(Photo of Sen. John Thune at the hearing on Tuesday by Emily McPhie.)

Development Associate Emily McPhie studied communication design and writing at Washington University in St. Louis, where she was a managing editor for campus publication Student Life. She is a founding board member of Code Open Sesame, an organization that teaches computer skills to underprivileged children in six cities across Southern California.

Artificial Intelligence

CES 2022: Artificial Intelligence Needs to Resonate with People for Widespread Acceptance

Even though stakeholders may want technologies that yield better results, they may be uncomfortable with artificial intelligence.

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Pat Baird speaking at CES 2022

LAS VEGAS, January 6, 2022 – To get artificial intelligence into the mainstream, the industry needs to appease not just regulators, but stakeholders as well.

Pat Baird, regulatory head for software standards at electronics maker Philips, said at the Consumer Electronics Show Thursday that for AI technology to be successfully implemented in a field like medicine, everyone touched by it needs to be comfortable with it.

“A lot of people want to know more information, more information, more information before you dare use that [technology] on me one of the members of my family,” Baird said, “I totally get that, but it is interesting – some of the myths that we see in Hollywood compared to how the technology [actually functions],” adding to be successful you have to win the approval of all stakeholders, not just regulators.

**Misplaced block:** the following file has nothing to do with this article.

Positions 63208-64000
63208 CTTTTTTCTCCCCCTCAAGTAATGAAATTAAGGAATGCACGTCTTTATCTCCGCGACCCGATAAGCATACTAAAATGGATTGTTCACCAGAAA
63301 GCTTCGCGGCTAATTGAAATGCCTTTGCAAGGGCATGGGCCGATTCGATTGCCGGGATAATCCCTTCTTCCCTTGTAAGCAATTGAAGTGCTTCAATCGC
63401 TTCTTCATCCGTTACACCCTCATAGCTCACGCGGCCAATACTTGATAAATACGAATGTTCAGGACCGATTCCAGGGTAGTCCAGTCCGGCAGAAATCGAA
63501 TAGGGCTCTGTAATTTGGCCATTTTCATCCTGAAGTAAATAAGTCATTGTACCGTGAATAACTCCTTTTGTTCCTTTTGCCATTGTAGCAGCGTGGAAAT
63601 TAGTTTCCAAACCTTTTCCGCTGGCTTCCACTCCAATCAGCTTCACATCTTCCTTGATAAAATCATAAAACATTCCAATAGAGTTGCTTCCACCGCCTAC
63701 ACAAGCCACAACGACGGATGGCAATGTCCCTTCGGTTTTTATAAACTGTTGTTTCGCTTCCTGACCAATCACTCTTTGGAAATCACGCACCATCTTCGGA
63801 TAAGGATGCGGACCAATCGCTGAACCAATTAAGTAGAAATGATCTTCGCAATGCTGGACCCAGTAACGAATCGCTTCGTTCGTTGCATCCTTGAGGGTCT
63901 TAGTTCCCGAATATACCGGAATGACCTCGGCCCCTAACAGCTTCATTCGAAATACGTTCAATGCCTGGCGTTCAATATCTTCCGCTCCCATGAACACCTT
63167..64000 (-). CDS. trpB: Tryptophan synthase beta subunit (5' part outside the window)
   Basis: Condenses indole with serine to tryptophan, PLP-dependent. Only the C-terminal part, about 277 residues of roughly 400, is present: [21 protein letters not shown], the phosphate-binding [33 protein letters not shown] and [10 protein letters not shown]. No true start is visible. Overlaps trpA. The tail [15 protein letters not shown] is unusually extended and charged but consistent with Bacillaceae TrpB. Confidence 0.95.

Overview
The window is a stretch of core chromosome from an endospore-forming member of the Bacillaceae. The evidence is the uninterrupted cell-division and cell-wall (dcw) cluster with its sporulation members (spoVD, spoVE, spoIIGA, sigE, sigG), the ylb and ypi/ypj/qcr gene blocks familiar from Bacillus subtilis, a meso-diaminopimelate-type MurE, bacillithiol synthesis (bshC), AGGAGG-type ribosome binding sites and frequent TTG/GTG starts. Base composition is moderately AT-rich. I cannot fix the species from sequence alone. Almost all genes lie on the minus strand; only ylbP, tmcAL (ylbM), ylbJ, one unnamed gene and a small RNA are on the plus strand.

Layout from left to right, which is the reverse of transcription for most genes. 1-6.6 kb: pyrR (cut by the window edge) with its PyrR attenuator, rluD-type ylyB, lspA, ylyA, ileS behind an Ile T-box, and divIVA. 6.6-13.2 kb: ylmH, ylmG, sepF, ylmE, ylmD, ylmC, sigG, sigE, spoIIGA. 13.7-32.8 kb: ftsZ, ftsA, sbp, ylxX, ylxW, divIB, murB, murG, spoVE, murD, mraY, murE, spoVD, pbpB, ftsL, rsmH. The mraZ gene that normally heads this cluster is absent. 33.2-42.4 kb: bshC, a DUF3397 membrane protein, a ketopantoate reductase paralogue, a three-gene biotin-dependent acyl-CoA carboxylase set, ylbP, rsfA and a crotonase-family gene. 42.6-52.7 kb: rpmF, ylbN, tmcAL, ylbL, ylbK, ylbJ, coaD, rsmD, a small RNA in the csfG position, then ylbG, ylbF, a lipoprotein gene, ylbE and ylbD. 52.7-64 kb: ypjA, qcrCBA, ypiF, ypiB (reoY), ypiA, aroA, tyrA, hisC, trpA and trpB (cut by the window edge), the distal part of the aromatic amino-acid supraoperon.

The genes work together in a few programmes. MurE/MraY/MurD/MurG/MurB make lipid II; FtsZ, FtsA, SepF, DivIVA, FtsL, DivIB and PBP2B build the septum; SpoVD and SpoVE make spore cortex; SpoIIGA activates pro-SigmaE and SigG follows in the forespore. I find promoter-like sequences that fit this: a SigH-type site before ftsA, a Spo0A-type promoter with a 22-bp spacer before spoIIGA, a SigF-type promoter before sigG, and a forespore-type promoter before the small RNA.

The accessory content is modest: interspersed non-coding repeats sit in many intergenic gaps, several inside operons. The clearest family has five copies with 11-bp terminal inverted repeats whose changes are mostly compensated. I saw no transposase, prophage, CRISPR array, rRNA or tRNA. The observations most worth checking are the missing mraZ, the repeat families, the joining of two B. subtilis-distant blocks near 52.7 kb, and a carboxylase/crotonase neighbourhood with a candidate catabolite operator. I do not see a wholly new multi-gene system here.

“It is a fine line to take and walk,” Baird said. “I think we need to make sure that the lawmakers really understand the benefits and the risks about this – not all AI is the same. Not all applications are the same.”

Like accidents involving autonomous vehicles, rare accidents for AI can set the technology back years, Baird said. “One of the things that I worry about is when something bad happens that’s kind of reflected on the entire industry.”

Baird noted that many people come prepared with preconceived biases against AI that make them susceptible to skepticism or hesitancy that a technology is safe or will work.

But he did not go so far as to say these biases against AI are putting a “thumb on the scale” against AI, “but [that thumb] is floating near the scale right now.”

“That is one of the things that I’m worried about,” he said. “Because this technology can make a difference. I want to help my patients, damn it, and if this can only improve performance by a couple percent, that is important to that family that you just helped with that [technology].”